Delays in scholarship aid, internet subsidy a ‘perennial problem’ — UP student councils

Several student councils across the UP system reported delays in the delivery of gadgets and internet subsidies through the Student Learning Assistance Support (SLAS) Online, which is meant to cushion the pandemic’s impact on financially challenged Iskolar ng Bayan. 

At least seven out of the 10 councils that presented their unit reports in the 51st General Assembly of Student Councils (GASC) today, Aug. 31, attested to the lengthy processing of SLAS beneficiaries’ learning aids.

The SLAS is an extension of UP’s Student Financial Assistance program, offering monthly internet connection and load assistance, or gadget support for students from low-income households.

Read more: Only 35% of UP’s remote learning support for first semester delivered to students

The UP Manila School of Health Sciences (UPM-SHS) Palo Student Council said that students confront the “perennial concern” of UP scholars’ delayed allowance. The promised P20,000 allowance has not been disbursed, citing vacancy of their school cashier. 

“Starting nung September 2020 po ay di pa nila narerelease ang allowance nila. Dapat gagamitin para sa online class pero hindi pa nare-release,” said UPM-SHS Student Council Chairperson Nelson Gacud. 

Similar problems were encountered by at least 24 out the 104 beneficiaries in UPM SHS Palo. Some also reported delays in their SLAS packages. 

It [took] almost three months before SLAS arrived and was handed out to the students. Delayed na po yung [UP] allowance, delayed pa po yung SLAS assistance,” Gacud added.

Semesters in UP have been compressed to as short as four months since distance learning began two years ago.  

The UPM-SHS Baler Student Council bared that scholars of local government units had not received their allowances. As for their SLAS beneficiaries, at least 10 had pending deliveries for internet connection packages with gadget or load assistance. 

“Ang SLAS po is malaking tulong sa mga estudyante sa SHS Baler dahil knowing po ang mga students ay from [geographically disadvantaged] communities, mahina po ang internet connection. Nahihirapan po kami mag-cope lalo na ngayong online class,” UPM-SHS Baler Student Council Dimson Sol-o said.

In UP Baguio, internal surveys showed that 17 of their 55 SLAS applicants have not yet received their gadgets or internet subsidy.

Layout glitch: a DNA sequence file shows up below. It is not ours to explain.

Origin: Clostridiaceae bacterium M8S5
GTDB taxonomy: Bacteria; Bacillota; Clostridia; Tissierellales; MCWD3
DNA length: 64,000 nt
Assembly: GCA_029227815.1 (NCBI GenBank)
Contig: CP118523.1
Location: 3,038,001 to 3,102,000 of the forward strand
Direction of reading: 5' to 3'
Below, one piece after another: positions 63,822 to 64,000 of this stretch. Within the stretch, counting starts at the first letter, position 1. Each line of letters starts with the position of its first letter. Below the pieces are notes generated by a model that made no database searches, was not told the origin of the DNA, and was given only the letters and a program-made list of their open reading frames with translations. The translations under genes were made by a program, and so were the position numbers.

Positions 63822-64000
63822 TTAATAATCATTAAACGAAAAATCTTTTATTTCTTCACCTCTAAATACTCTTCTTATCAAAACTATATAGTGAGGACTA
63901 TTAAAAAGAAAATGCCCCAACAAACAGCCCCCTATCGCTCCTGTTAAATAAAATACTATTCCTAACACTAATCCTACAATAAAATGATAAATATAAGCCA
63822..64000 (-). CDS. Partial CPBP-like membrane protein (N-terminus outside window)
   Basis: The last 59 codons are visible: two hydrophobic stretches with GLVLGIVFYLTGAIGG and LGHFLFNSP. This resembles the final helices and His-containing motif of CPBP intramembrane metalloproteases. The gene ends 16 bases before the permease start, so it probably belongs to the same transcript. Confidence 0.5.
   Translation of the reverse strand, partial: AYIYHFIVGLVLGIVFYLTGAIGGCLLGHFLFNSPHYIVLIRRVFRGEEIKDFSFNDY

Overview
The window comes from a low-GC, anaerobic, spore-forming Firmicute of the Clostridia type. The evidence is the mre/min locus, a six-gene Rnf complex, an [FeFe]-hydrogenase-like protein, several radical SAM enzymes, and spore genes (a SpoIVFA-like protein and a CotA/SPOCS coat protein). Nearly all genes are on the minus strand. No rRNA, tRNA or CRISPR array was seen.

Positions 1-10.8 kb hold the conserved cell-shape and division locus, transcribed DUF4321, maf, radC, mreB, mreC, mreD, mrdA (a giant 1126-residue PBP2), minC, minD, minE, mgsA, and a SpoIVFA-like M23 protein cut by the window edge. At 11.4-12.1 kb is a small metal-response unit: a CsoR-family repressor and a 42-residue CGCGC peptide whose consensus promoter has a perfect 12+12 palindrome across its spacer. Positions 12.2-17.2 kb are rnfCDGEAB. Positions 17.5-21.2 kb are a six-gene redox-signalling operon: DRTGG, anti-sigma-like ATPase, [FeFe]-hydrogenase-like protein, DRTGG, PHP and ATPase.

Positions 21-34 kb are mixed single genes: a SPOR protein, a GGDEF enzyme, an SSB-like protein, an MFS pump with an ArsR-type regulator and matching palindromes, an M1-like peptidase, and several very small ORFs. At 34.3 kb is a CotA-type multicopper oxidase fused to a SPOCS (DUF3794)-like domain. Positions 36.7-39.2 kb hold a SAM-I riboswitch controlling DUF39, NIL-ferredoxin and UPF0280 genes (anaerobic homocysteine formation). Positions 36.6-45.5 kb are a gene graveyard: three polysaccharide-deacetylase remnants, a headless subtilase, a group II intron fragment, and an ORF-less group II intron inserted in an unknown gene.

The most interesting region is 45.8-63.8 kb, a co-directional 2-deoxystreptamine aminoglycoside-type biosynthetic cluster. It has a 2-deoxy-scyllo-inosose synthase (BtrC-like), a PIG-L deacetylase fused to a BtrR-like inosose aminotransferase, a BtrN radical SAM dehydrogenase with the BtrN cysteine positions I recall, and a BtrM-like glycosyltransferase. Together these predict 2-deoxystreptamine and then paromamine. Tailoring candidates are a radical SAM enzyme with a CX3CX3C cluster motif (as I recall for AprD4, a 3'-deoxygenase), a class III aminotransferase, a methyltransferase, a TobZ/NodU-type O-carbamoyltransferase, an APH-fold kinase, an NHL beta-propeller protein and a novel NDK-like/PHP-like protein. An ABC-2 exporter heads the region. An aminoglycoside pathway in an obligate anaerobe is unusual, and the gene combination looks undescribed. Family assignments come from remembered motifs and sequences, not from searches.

Student councils from UP Cebu, UP Manila and UP Mindanao (UPMin USC) also noted bottlenecks in the delivery of remote learning assistance to their constituents. 

“Kung hindi naman delayed ang pagdistribute ng gadgets, hindi pa nabibigyan,” the UPMin USC said. 

UP Los Banos University Student Council reported that all SLAS requests from their campus are either delivered or in transit. But UPLB USC’s surveys showed that over half of the students who have received their learning packages “were not satisfied.”

Persistent calls

In the GASC, UPLB USC reiterated calls to provide better services to students, especially for SLAS beneficiaries and scholarship grantees as part of their 10-point Student Demands. 

UP Assistant Vice President for Academic Affairs (Student Affairs) Richard Gonzalo earlier said that securing students’ documents, forging partnerships with telecommunication companies and operating on a skeleton workforce were among the reasons behind SLAS’ setbacks. 

But as the university trudges on with distance learning for the second year in a row, a looming P900 million budget crunch for undergraduate students in 2022 is likely to force a hand on its system-wide financial aid offerings. 

Read more: UP in the air: What you need to know from the proposed 2022 budget for UP

Ang mga gadgets at financial aid ay dapat prerequisite upang maging matagumpay ang pag-aaral ng estudyante online. Kailangan talaga tutulan ang budget cut na nangyari sa UP para masiguro na kumpleto ang mga kagamitan ng mga estudyante,” the UPB USC said. 

With system-wide issues on remote learning, UP student councils have firmed their resolve in calling for the safe resumption of face-to-face classes, as the pandemic left schools indefinitely closed. 

The Philippines remains one of the last five countries in the world that have not held face-to-face classes since March 2020, according to UNICEF. 

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